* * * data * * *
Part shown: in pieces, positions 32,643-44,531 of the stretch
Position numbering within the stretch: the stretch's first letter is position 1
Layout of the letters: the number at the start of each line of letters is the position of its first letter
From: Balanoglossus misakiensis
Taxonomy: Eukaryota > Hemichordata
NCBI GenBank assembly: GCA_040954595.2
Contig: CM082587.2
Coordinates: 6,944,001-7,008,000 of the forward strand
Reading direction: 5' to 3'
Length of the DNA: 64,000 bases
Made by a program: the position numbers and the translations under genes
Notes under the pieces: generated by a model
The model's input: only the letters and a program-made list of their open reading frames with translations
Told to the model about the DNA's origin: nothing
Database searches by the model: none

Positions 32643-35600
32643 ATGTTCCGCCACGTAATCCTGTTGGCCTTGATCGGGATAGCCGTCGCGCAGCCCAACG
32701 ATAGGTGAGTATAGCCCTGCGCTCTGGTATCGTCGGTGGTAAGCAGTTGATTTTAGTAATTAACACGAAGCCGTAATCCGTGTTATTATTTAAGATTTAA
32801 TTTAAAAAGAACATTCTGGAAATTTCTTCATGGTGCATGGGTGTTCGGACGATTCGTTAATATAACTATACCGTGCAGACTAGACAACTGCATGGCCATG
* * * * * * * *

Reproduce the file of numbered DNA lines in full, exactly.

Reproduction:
Part shown: in pieces, positions 32,643-44,531 of the stretch
Position numbering within the stretch: the stretch's first letter is position 1
Layout of the letters: the number at the start of each line of letters is the position of its first letter
From: Balanoglossus misakiensis
Taxonomy: Eukaryota > Hemichordata
NCBI GenBank assembly: GCA_040954595.2
Contig: CM082587.2
Coordinates: 6,944,001-7,008,000 of the forward strand
Reading direction: 5' to 3'
Length of the DNA: 64,000 bases
Made by a program: the position numbers and the translations under genes
Notes under the pieces: generated by a model
The model's input: only the letters and a program-made list of their open reading frames with translations
Told to the model about the DNA's origin: nothing
Database searches by the model: none

Positions 32643-35600
32643 ATGTTCCGCCACGTAATCCTGTTGGCCTTGATCGGGATAGCCGTCGCGCAGCCCAACG
32701 ATAGGTGAGTATAGCCCTGCGCTCTGGTATCGTCGGTGGTAAGCAGTTGATTTTAGTAATTAACACGAAGCCGTAATCCGTGTTATTATTTAAGATTTAA
32801 TTTAAAAAGAACATTCTGGAAATTTCTTCATGGTGCATGGGTGTTCGGACGATTCGTTAATATAACTATACCGTGCAGACTAGACAACTGCATGGCCATG